Lovecraft Country – A Black Sci-Fi Adventure

“My name’s not ‘girl’ it’s Letitia F***ing Lewis!” 

But more on Jurnee Smolett-Bell being our ancestors wildest dream later. 

Lovecraft Country is multi-tentacled lovechild of Misha Green as well as Executive Producers Jordan Peele and J.J. Abrams. The new HBO series stars Jonathon Majors as Atticus Freeman, a man who feels like a long lost relative of Huey and Riley, who goes on a road trip with his friend Letitia and uncle George (Courtney B. Vance) throughout the 1950s Unseasoned States of America. Atticus navigates the micro and macroagressions of American society in order to find his father and uncover a hidden mystical legacy. On their journey, they’ll deal with ominous imagery, pale beasts with rancid teeth, and that’s just what they see when they stop at a gas station after dark. 

The show deals with monsters pulled straight from an H.P. Lovecraft storybook, but the gag is that they’re airing out all his racist laundry and putting Black people at the forefront of the narrative. Yeah, the beloved sci-fi author who gave birth to the mythos of Cthulhu also used “n*gger” as often as the word “the,” and the show tackles the racial climate in a time period where Lovecraft and countless men like him make Black Americans feel like they’re living in a horror movie every day of their life. But just on the other side of targeted traffic stops and attacks from vampiric monsters hints at a supernatural method of achieving Black liberation.

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Source: HBO

The opening of the first episode is a Black nerd’s literal fever dream. Atticus is running through the trenches with his woes catching enemy bodies like gymnastics, but as the camera pulls back, we see a preview of what’s to come in the next 10 weeks, as the battle includes ancient warriors, red bone alien prophets, and the big calamari himself Cthulu getting his wig split by iconic Black baseball player Jackie Robinson’s wooden bat, which feels like a metaphor for how this show aims to deconstruct Lovecraft’s fascinating but dehumanizing vision by placing it under the lens of the Black experience in the 1950’s. If Atticus is having dreams like this early on, we’re in for one hell of a ride.

Back to the wonder that is Jurnee Smollet-Bell, who plays Letitia Lewis, a headstrong young Black woman paving the way to her own destiny in a world that continues to step on her, regardless of whether she can pass the Paper Bag test. We see her pull up to her sister Ruby’s (Wunmi Mosaku) function and join her on stage as they pay homage to the godmother of Rock & Roll, sister Rosetta Tharpe with their rendition of “Whole Lotta Shaking Goin On,” which is basically the thesis statement for this whole series. Leti is beautiful, inquisitive and can run, drive and beat ass like an action movie star. Her aforementioned quote comes from one of the best scenes in the episode, where Leti drives Atticus and Uncle George to safety after their white server at the diner they stopped at called the Bedsheet mob on them. George is doing some…supportive passenger seat driving and makes the mistake of calling Leti “girl,” to which she responds “My name’s not “girl,” It’s Letitia F***ing Lewis!” It’s safe to say that Unc won’t be making that mistake ever again for the rest of their journey together. (Sidenote: Black Canary series please?).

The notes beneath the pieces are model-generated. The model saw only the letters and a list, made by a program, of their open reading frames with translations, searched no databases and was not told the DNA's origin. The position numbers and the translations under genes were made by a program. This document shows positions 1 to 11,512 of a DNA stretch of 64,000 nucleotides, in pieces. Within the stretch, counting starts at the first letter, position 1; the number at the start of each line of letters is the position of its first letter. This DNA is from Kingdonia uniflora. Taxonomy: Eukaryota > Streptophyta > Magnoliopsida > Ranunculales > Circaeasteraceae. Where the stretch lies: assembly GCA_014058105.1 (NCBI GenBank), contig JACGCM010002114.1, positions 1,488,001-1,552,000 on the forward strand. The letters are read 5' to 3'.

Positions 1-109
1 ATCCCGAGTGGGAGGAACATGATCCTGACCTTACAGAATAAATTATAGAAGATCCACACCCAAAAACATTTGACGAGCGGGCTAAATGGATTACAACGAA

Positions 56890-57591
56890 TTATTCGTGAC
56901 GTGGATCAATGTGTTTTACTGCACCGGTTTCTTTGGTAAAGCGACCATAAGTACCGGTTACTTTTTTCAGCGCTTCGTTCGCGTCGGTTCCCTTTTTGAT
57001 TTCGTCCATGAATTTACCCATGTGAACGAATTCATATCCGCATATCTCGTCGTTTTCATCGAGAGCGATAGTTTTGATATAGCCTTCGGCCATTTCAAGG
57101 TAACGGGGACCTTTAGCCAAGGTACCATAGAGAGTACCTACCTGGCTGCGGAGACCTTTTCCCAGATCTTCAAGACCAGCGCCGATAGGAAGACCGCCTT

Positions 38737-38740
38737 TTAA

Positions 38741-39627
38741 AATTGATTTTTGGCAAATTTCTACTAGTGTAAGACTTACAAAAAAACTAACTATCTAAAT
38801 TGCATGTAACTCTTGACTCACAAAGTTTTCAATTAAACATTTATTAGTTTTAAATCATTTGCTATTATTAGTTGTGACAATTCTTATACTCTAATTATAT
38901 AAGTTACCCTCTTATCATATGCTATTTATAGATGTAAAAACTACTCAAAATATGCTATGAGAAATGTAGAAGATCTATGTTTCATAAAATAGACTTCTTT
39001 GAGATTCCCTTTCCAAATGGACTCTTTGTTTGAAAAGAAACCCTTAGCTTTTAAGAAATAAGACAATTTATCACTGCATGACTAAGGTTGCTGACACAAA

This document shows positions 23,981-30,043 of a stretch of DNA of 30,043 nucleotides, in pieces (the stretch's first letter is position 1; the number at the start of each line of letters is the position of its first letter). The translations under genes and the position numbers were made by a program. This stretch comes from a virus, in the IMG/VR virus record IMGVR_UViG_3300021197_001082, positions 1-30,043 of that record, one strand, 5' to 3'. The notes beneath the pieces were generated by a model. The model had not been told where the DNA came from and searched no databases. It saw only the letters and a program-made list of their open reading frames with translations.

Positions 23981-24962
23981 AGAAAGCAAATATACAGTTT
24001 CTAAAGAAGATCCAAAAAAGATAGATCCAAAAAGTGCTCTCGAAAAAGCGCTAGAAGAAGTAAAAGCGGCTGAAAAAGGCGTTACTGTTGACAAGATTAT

The episode climaxes with the three of them fending off mysterious creatures that show up shortly after they attempt to escape a “Sundown Town” before the KKKPD cuts their journey and their lives short. Now I’m gonna assume that racists taste especially delicious to these particular monsters, because they ran through those Devon County policemen like a 20$ Popeye’s family box. After watching a cop terrorize the trio by making them beg for the opportunity to leave town before dark to avoid a racially-charged execution, I took much delight in seeing some monsters pick their thousands of sharp teeth with colonizer bones. But the episode doesn’t stop there. Somehow the monsters get called away, and the trio makes it to their destination Ardham, where they are met by white man that looks entirely too happy to see them. There’s a lot to unpack here, but these were my favorite highlights of the premiere episode.

I’m definitely invested in Lovecraft Country. Misha Green, Jordan Peele and JJ Abrams came together to drop a delightfully terrifying and inspiring show on our heads. Black people are often made to feel like they’re living in a sci-fi film, where people see the injustices being enacted upon them but don’t say a word. Maybe what this revolution needs is a little pinch of Black magic. 

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Source: HBO

 

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